The Museo del Oro – Gold Museum – can claim to be one of the most imposing in the world, and the most visited attraction in the country, an obligatory stop for all tourists traveling through the Colombian capital. Home to an estimated 50,000 artifacts, all crafted by artisans in pre-Columbian cultures, the original collection of the Museo del Oro started after board members of the Banco de la República set out to preserve and display rare artifacts found in archeological sites.

The first acquisition to enter the Central Bank was a 777-gram gold Poporo, belonging to the Quimbaya culture, a rare object of beauty that would symbolize Colombia’s rich and diverse cultural expressions around the world. The extraordinary craftsmanship of this first item expanded the collection throughout decades, today safeguarded in the modern Museo del Oro building in Bogotá, with other equally stunning objects in six other Banco de la República museums across the country: Armenia, Cali, Cartagena, Leticia, Pasto and Santa Marta.

To mark the octogenarian anniversary of the founding of the Gold Museum’s collection, The City Paper talked with archeologist María Alicia Uribe, director of the prestigious and award-winning institution.

The City Paper (TCP): Turning 80 marks a historic moment for the Museo del Oro, museum ranked as the most important cultural and tourist attraction in the country. How have audiences responded to the collection since the 2008 renovation of the building?

María Alicia Uribe (MU): We have seen audiences grow to 650,000 visitors a year from 300,000 since embarking on the renovation that included expanding exhibition space. Foreigners have greatly contributed to this growth, especially during the last couple of years as they increasingly visit Colombia. We call our- selves Museo del Oro because gold is the attraction, a draw and fascinating material worked by many ancient cutures. In reality, however, we consider ourselves a museum dedicated to the archaeology and anthropology of pre- Colombian cultures, and how societies were structured in ancient times. We are opening up our narrative to other cultural voices, especially Afro- Colombian with exhibitions that are contemporary and relevant to the museum-going public.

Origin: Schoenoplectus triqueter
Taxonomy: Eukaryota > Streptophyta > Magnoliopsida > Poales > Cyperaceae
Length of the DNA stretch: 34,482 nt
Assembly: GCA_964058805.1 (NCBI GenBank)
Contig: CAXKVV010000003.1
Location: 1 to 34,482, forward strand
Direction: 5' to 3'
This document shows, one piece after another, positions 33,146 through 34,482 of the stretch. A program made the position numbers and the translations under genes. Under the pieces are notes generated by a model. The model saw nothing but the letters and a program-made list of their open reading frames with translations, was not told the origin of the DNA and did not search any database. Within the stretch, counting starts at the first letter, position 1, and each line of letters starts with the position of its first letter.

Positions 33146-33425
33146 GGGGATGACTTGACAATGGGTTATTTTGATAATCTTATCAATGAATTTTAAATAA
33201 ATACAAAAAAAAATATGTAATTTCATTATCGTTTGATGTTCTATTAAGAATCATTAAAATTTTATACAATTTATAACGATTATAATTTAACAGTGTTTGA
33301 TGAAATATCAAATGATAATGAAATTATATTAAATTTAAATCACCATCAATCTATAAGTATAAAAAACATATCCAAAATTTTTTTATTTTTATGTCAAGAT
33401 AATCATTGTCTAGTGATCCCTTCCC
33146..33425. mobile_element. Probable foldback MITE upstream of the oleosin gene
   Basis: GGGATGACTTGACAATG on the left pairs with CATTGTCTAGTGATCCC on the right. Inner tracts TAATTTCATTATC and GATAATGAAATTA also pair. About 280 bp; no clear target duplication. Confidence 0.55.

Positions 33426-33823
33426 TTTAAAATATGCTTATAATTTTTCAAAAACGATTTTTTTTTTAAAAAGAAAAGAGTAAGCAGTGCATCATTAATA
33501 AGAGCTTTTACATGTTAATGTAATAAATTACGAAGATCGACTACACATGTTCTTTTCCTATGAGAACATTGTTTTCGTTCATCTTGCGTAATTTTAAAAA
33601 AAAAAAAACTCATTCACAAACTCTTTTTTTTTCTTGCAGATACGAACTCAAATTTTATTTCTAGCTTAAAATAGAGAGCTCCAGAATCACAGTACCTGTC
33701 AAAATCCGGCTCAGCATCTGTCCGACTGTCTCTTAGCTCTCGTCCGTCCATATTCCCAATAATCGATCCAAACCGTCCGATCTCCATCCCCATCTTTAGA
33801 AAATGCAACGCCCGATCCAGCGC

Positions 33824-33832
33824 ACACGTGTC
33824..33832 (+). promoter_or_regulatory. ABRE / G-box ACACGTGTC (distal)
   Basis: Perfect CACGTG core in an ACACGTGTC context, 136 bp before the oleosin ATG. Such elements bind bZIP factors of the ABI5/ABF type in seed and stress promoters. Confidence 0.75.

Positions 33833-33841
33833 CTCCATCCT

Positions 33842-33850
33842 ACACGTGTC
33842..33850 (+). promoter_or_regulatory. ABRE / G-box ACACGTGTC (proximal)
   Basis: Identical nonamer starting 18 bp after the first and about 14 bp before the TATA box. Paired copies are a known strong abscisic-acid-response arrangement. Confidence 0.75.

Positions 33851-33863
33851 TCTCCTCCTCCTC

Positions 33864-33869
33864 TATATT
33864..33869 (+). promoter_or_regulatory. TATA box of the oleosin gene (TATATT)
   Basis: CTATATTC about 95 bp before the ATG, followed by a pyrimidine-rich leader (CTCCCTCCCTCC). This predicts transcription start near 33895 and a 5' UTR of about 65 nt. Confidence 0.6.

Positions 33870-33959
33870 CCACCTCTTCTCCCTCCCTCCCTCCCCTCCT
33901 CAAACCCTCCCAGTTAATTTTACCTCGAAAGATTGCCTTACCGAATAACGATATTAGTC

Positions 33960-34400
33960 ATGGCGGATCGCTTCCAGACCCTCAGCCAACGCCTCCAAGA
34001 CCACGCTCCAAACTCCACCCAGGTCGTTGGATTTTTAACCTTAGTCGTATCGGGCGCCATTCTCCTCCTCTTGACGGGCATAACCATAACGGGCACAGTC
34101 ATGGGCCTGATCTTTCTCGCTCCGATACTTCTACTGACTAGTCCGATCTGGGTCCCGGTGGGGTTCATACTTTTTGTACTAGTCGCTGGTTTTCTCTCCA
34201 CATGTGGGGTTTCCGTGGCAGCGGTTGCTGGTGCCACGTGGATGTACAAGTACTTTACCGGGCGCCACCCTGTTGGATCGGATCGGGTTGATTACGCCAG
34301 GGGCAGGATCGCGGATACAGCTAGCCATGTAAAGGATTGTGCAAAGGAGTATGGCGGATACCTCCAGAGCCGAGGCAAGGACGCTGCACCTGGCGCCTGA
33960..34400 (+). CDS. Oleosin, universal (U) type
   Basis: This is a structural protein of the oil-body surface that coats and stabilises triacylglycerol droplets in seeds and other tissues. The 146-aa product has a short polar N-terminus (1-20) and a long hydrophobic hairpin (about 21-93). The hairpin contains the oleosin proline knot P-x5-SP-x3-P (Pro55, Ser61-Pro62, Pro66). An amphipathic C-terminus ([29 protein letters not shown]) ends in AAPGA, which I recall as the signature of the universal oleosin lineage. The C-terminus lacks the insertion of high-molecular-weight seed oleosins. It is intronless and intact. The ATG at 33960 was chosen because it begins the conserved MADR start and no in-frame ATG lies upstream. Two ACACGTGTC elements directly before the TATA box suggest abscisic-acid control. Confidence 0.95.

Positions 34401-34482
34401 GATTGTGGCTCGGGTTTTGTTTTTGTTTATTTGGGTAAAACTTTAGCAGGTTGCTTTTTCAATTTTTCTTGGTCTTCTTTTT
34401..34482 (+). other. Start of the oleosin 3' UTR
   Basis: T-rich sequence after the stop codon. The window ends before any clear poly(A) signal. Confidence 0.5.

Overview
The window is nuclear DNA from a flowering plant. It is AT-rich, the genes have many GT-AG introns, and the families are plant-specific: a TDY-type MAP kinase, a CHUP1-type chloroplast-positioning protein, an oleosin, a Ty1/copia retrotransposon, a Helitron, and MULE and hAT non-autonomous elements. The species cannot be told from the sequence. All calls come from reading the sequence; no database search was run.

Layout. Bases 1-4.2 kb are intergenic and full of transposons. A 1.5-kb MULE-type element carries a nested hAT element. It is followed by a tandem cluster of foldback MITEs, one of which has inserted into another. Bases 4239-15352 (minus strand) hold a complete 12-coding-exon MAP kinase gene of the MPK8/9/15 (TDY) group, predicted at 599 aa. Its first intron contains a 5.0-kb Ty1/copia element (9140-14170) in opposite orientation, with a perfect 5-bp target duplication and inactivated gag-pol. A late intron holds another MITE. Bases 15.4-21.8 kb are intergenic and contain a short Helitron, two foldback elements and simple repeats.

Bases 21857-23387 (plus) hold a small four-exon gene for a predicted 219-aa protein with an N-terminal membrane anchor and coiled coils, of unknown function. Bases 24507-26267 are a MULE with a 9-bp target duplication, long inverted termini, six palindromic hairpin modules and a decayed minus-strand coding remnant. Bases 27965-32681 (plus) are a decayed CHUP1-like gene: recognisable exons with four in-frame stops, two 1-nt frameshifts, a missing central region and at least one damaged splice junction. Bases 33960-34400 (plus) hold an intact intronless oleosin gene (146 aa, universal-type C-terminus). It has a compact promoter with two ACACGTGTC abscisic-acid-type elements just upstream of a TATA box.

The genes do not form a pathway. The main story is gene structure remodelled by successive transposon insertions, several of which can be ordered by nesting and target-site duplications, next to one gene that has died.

TCP: Does the museum collection continue to grow, or has the search for rare objects, many found by illegal treasure hunters, ceased?

MU: We must first look at our origins. We are celebrating 80 years of the start of a collection considered by experts as patrimony of the nation. The collection’s founding mission was to save gold objects from destruction for their value in weight, as well as those found by guaqueros – grave robbers- that were being exported illegally. When we look at the historical context of the 1930s, guaquería was a profession, and we must understand that it played an important role in Colombian society like so many others.

When the Central Bank’s directors set out to buy some of these irreplaceable objects, they never envisioned that the collection would grow to 32,000 gold artifacts, and 20,000 made from alloys and other materials. The Consitution of 1991 transformed the gold trade in the country, as before this date, the Central Bank had a monopoly on gold. With the new Charter of Rights, archeological artifacts officially were listed as “patrimony of the nation, and for all Colombians.” In other words, they could no longer be brought or sold. The Constitution placed a time limit on the Central Bank to 2002 to consolidate the collection as part of its ethnological and anthropological research. Every object, therefore had to be registered under “cessation of ownership,” which legally gives the bank authority to safeguard objects that once formed part of private collectors.

TCP: Did the Constitution of 1991 influence the way citizens perceived their patrimony?

MU: To a large extent yes, especially with younger generations who may have inherited pre-Columbian artifacts and preferred to surrender possession to the museum rather than keeping them in their homes. Archaeologists also continue to find gold objects, but their real value is in the information they provide regarding ancient social structures. For archaeologists, a ceramic or bone fragment is as equally valuable as a gold one.

TCP: Is there any pre-Columbian culture that dominates within the collection?

MU: No, there is no predominant culture because all objects are diverse in their styles, iconography and aesthetics. Pre-Columbian cultures were closely connected to their interpretations of nature, rituals and cosmogony. Each item offers valuable insight into the study of gold within specific contexts, from burial practices to adornment.

TCP: One of the many aspects that captivate audiences is modernity in pre-Columbian designs. How can one interpret this?

MU: Yes, in many ways, the geometry of the shapes, attention to form makes the Gold Museum’s collection very modern, and people make a connection with contemporary art. We have baptized many of the items with the names of post-modernists, including Brancusi, Klee and Calder. Many of the objects on display have also inspired Colombia’s art movements and artists Eduardo Ramírez Villamizar, Enrique Grau, Olga de Amaral and Miguel Ángel Rojas. The workmanship of early goldsmiths has a timeless appeal, and this, to a large degree, is what inspired the Colombian academic elites to study them during the 1930s.

TCP: What is the status of the repatriation process of pre-Columbian objects housed in museums overseas. Does the Museo del Oro play a role?